Owners typically can’t be there every day to ensure bartenders stop serving visibly intoxicated patrons and call a cab for them, and they have little control if an inebriated patron decides to start a fight on their property and injures bystanders. Many owners of bars or breweries choose to save money on premiums in the hopes they won’t be reeled into a lawsuit or that their standard insurance will cover their claims. But all it takes is one suit to kill a business. And if you have to go out of pocket for tens of thousands of dollars paying attorney’s fees, that can bankrupt any small business.
Alcohol service is almost a universal feature of the hospitality industry and one that can leave bars and restaurants exposed to a world of risks. The largest bars and restaurants often carry what is known as liquor liability insurance, coverage that protects a business against damages claimed as a result of a patron becoming intoxicated and injuring themselves or others.
In the past, this type of coverage typically was packaged with general liability coverage for restaurants and bars. However, most large insurers that write packaged policies, such as Travelers, left the local markets in large numbers. Now, businesses often have to request a separate liquor liability line.
Local insurance experts note many small businesses forgo liquor liability coverage to save money on premiums or are unaware of the coverage. Those that do have it may not know exactly what they are purchasing because what it covers varies from policy to policy.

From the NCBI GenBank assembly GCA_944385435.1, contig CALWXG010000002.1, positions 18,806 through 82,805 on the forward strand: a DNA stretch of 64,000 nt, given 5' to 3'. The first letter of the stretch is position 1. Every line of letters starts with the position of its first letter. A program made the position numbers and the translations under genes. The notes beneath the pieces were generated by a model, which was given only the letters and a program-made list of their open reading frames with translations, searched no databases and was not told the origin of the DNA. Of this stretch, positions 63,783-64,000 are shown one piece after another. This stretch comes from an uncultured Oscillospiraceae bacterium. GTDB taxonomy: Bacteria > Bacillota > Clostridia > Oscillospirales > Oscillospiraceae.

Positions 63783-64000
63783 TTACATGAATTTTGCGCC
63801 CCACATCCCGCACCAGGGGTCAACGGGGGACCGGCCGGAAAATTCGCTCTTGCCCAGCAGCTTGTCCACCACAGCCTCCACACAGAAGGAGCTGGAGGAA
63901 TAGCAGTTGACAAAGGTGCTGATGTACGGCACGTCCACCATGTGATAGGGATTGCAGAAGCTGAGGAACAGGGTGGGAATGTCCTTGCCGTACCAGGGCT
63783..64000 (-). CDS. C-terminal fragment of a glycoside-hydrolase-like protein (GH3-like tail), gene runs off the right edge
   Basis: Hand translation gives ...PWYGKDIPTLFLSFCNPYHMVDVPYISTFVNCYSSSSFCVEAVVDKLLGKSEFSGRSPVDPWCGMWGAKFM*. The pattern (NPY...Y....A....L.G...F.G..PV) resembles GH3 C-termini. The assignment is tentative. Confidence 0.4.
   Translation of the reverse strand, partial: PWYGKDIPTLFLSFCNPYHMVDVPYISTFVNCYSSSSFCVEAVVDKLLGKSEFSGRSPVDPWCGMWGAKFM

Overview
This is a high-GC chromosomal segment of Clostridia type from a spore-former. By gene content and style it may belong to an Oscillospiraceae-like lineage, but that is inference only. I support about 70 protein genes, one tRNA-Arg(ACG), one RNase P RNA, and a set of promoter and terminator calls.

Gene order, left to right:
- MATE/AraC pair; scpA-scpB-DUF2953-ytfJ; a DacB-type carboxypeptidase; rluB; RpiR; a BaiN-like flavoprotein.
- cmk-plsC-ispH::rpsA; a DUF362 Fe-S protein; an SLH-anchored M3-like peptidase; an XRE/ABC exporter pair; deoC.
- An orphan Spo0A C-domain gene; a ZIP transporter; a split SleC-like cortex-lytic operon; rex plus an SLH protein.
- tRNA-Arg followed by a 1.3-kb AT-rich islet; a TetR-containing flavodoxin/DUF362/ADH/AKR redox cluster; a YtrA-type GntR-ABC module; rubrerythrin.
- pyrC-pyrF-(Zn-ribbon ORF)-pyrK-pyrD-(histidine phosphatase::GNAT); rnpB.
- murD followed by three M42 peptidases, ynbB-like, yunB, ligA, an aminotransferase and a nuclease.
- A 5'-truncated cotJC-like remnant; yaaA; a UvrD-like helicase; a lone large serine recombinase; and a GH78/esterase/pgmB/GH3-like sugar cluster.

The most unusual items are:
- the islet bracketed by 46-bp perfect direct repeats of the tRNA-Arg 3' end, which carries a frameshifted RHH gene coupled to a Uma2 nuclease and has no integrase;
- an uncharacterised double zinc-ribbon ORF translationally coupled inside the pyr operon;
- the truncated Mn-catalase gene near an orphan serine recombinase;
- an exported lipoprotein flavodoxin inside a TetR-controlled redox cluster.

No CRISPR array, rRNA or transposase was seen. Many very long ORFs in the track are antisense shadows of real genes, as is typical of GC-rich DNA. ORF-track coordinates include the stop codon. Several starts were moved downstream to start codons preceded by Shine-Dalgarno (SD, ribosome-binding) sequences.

Harold Howell, Chief Operations Officer at American Brewery Insurance, said many of the small bars and restaurants he works with assume that their general liability policy, often known as “slip and fall” coverage, will cover legal fees and other costs if they are sued for a liquor-related damage. But a general liability policy typically will not cover liquor-related claims. Howell said businesses need to make sure legal defense costs are covered – otherwise the insurance is worthless. He also noted bartenders and other employees will inevitably drink on the clock, so they should also be covered as patrons.
Brewery and tap room owners should make sure they have an adequate level of assault and battery coverage under their policy. Assault and battery is the sublimit that kicks in when there is a fight on premises or a bouncer is accused of injuring an intoxicated patron, for example.
One gray area is coverage of restaurants that do not sell alcohol but allow customers to bring their own alcohol to drink with a meal. Its important to remember that everyone does crazy things when they drink and as a brewery or tap room owner you just have to understand the business you’re in and make sure you’re covered.